"It’s natural to worry about losing your vision. After all, according to Consumer Reports, three of the leading causes of blindness in the U.S. (cataracts, glaucoma, and age-related macular degeneration) all become more common as we age. But some drug, supplement, and lens makers, and even some doctors, take advantage of that fear, recommending treatments that are expensive, unnecessary, and even risky."
There are some Potential Eye Doctor Switchers who like to be prepared when making medical decisions like these, though. According to AudienceSCAN, last month, 61.9% of these consumers used a search engine to research a product or service they were considering. They were probably using Google, the preferred search engine of 90.6% of these patients. However, only 21% will go past the first page of results. For those who don't do the research, here's what they should know before making eye-related medical decisions.
The only way to cure cataracts, a clouding of the lens of the eye that impairs vision, is with surgery to replace the bad lens with an artificial one."
"Though the procedure is very safe and effective, some doctors recommend needless tests or push newer types of lenses that pose risks."
"Research shows that for most people the only pre-op requirements are that you be free of infection and have normal blood pressure and heart rate. Yet many doctors routinely order other tests, including blood counts and electrocardiograms, as would be necessary before a major procedure. That’s overkill, according to the American Academy of Ophthalmology."
"Those tests can come with high co-pays and lead to false alarms that may delay surgery or force you to undergo additional tests, such as a chest x‑ray or an ultrasound. So ask whether your doctor plans to recommend such tests and, if so, whether you can skip them."
More than 2.2 million Americans have glaucoma, but only half know it. That makes screening important. Treatment is key, too, because glaucoma can lead to permanent vision loss. But treatment, which often requires several different daily eye drops, can be expensive and complicated."
"Glaucoma often goes undiagnosed because it causes no symptoms until vision declines, at which point treatment no longer helps. So people ages 40 to 60 should consider being examined by an ophthalmologist or optometrist every three to five years; those older than 60 need an eye exam every one to two years."
"Though many eye doctors screen for the disease with tonometry, a test that measures eye pressure, that’s not enough. Relying only on intraocular pressure when screening for glaucoma could miss up to half of all cases, research suggests, says ophthalmologist Andrew Iwach, M.D., executive director of the Glaucoma Center of San Francisco."
"So the exam should also include an ophthalmoscopy, which involves examining your optic nerve. If you have elevated eye pressure but no other signs of glaucoma, you might not need to start treatment, which can be expensive. Instead, your doctor might screen you more often."
Age-related macular degeneration, a leading cause of vision loss in the U.S. for people 50 and older, damages the macula, the small area near the center of your retina, causing vision loss in the center of your visual field."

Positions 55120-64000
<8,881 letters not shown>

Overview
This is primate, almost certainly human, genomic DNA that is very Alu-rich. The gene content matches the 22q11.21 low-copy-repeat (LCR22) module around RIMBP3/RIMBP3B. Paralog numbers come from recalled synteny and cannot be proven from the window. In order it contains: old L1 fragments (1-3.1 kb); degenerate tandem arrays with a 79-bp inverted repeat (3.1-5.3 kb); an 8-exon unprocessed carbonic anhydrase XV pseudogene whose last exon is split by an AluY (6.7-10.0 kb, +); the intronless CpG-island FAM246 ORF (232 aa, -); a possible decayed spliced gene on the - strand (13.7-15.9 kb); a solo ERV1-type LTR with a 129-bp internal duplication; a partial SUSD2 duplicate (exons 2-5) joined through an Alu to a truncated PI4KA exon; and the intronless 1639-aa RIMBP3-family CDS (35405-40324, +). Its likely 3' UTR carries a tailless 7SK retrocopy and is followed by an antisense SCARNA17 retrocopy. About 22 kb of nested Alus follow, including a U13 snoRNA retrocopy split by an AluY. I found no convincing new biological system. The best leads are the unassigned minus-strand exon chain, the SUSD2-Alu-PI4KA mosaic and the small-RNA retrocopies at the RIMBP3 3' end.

"The advanced disease comes in two main forms: dry AMD, the more common variety, which is treated mainly with dietary supplements; and wet AMD, the more serious form, which requires monthly injections from an ophthalmologist with one of three drugs. There are controversies about both the supplements and the drugs."
"Research funded by the National Institutes of Health has shown that a specific blend of vitamins and minerals known as AREDS (vitamins C and E, plus copper, lutein, zeaxanthin, and zinc) cuts the risk (by about 25%) that dry AMD will progress."
"But not all eye supplements contain the proper formulation."
"In January 2015, CVS was sued for incorrectly marketing its Advanced Eye Health supplement as comparable to the formula used in published studies. And in an analysis of 11 eye-health supplements in the March 2015 issue of Ophthalmology, only four contained the right mix: PreserVision Eye Vitamin AREDS Formula, PreserVision Eye Vitamin Lutein Formula, PreserVision AREDS2 Formula, and ICAPS AREDS."
"Be wary if your doctor suggests a genetic test to determine which supplement is best for you. Remember: The supplements have been shown to help treat only people diagnosed with AMD. Don’t bother taking any supplement with the hope that it will prevent the disease."
What are the best ways to reach Potential Eye Doctor Switchers with these messages? Well, according to AudienceSCAN, last year, 68.9% of these consumers took action after seeing a TV commercial and 66.6% reacted to direct mail ads they received. They're also 86% more likely than other adults to find ads on their mobile apps useful and 32% more likely to click on text link ads on websites. Also within the last year, these consumers took action after receiving email ads (57.6%), seeing ads on daily deals sites such as Groupon (55.9%) and seeing ads in newspapers, both digital and print (54.4%).
AudienceSCAN data is available for your applications and dashboards through the SalesFuel API. Media companies and agencies can access AudienceSCAN data through the AudienceSCAN Reports in AdMall.